Contributor Piece: Eating Disorders and Addiction by Rose Lockinger

I never knew that my road towards bulimia would end in a treatment center for substance use.  Addiction in any form is a dangerous beast that will consume every aspect of your mind, body, and soul.  If you’re lucky, you’ll survive.  The first time I threw up, I was 14.  I had no idea how to cope with the emotional pain of trauma; I was simply trying to survive.  Bulimia was my coping tool.

When I started purging, I was doing it once a day.  I became obsessed with my weight, with calories, with my body.  Purging drowned out all the emotional pain I was feeling.  Within a year, my disease took over my whole world.  I was throwing up 15 times a day and my body was starting to feel the effects.  My throat burned, my stomach hurt all the time, and my heart would race uncontrollably.  I was exhausted.  My muscles ached when I had to climb stairs, yet I made myself run 3 miles everyday.  I was completely consumed in my disease.  Every waking hour was wrapped up in planning my next binge and purge. Where was I getting the money?  Which drive thru was I going to hit?  What was I going to order?  Where was I going to throw up? 

This went on for several years until I hit a breaking point.  I realized that if I continued down this road, I was going to die.  I had no idea what to do with the shame and the guilt.  Throwing them up was so easy.  With a flush they would swirl away down the drain.  I convinced myself that if I ever felt the pain that I was so desperately trying to avoid, I would explode and that pain would consume me.  Tomorrow, I’ll stop for good.  I felt helpless.

I was so envious of people that had anorexia. I would have given anything to have that self control.  I’d start each meal with the best intentions.  Choose your food wisely.  Only eat your safe foods.  Somehow, I would always eat something that was on my “forbidden list”…which always led to purging.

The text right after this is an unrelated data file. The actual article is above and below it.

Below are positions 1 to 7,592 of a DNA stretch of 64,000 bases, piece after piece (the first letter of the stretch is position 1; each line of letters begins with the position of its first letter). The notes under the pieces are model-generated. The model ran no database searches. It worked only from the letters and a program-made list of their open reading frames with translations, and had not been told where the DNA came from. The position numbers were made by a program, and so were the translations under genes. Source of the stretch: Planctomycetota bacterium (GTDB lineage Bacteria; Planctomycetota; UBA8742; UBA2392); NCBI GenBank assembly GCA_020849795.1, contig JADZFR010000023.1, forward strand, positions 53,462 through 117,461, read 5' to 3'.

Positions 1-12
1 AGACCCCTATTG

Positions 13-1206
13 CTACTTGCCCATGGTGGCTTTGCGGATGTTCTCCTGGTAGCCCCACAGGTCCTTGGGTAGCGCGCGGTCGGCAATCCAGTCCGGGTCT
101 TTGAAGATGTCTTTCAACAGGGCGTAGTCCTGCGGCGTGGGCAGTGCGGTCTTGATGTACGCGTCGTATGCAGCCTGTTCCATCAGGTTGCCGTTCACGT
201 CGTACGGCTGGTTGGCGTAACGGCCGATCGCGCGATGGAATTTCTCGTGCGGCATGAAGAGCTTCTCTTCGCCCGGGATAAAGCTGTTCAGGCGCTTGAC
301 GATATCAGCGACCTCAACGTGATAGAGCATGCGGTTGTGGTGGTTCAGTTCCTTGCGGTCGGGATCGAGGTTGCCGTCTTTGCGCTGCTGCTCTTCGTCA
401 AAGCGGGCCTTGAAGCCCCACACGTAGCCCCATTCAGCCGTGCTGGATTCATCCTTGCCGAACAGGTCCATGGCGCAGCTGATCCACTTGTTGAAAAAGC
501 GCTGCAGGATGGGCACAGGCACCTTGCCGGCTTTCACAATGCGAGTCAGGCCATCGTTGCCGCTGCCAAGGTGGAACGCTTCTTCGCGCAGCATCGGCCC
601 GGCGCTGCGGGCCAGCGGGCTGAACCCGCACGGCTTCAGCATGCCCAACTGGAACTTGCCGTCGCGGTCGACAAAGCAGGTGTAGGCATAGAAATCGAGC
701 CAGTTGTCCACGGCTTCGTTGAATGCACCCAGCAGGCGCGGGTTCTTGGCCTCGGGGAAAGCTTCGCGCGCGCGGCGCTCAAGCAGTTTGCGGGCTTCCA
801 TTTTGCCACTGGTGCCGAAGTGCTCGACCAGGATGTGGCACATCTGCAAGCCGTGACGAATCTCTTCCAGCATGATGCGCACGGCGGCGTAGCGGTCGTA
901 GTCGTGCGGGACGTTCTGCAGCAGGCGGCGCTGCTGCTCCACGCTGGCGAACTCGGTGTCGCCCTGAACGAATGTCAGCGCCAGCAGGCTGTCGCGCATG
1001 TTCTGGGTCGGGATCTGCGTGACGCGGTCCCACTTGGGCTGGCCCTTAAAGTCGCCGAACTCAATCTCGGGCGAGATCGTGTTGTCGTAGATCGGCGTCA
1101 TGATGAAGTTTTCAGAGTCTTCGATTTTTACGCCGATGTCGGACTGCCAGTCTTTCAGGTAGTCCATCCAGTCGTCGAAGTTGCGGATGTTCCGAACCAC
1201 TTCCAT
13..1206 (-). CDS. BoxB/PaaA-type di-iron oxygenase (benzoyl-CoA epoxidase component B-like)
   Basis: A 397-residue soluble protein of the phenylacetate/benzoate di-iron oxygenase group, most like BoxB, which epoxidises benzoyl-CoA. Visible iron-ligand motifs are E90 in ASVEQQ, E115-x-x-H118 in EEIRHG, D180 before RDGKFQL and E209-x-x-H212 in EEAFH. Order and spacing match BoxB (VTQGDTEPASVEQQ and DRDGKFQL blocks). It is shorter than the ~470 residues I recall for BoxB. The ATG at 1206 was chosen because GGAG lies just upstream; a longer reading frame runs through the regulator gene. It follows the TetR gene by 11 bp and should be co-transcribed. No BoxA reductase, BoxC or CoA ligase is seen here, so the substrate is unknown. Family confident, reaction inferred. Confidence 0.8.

At the age of 17, I went to treatment.  I finally have the chance to beat this monster.  I followed the rules.  I want to be free.  After 5 weeks of inpatient care, I was terrified when they told me it was time to leave.  A deep sense of dread seeped in.  I’m not ready.  I tried so hard.  I went to ANAD meetings and counseling.  Within a year, my addiction was back, and stronger than ever.  I added gasoline to the fire when I threw drugs and alcohol into the mix.

I was now informed about my eating disorder.  I knew that binging and purging produced a neurochemical reaction in my brain that was similar to heroin.  I had no doubt about the power it wielded over me.  I was defenseless in it’s grasp.  Hindsight shows me that I should have run from any mind-altering substance, but I was young and wanted to fit in.  Drugs and alcohol allowed me to do this, to feel like I was part of something.  The irony is that, what once finally gave me a sense of belonging eventually set me apart.  This is the end point of addiction: a sense of complete isolation from the human race.